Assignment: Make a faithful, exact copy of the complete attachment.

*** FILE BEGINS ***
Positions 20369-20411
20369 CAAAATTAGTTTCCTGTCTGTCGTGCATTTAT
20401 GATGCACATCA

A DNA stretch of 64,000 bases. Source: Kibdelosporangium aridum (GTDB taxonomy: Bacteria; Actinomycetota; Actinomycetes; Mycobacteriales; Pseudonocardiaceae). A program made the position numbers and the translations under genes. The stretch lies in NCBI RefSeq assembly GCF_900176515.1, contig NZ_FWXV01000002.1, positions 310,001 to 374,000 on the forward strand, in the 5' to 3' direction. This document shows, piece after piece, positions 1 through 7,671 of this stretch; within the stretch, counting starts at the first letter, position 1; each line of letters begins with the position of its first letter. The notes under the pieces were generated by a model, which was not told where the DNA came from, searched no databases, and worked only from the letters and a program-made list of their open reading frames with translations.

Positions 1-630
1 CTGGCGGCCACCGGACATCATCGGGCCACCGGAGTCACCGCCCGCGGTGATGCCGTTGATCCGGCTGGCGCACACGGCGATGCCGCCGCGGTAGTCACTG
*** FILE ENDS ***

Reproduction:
Positions 20369-20411
20369 CAAAATTAGTTTCCTGTCTGTCGTGCATTTAT
20401 GATGCACATCA

A DNA stretch of 64,000 bases. Source: Kibdelosporangium aridum (GTDB taxonomy: Bacteria; Actinomycetota; Actinomycetes; Mycobacteriales; Pseudonocardiaceae). A program made the position numbers and the translations under genes. The stretch lies in NCBI RefSeq assembly GCF_900176515.1, contig NZ_FWXV01000002.1, positions 310,001 to 374,000 on the forward strand, in the 5' to 3' direction. This document shows, piece after piece, positions 1 through 7,671 of this stretch; within the stretch, counting starts at the first letter, position 1; each line of letters begins with the position of its first letter. The notes under the pieces were generated by a model, which was not told where the DNA came from, searched no databases, and worked only from the letters and a program-made list of their open reading frames with translations.

Positions 1-630
1 CTGGCGGCCACCGGACATCATCGGGCCACCGGAGTCACCGCCCGCGGTGATGCCGTTGATCCGGCTGGCGCACACGGCGATGCCGCCGCGGTAGTCACTG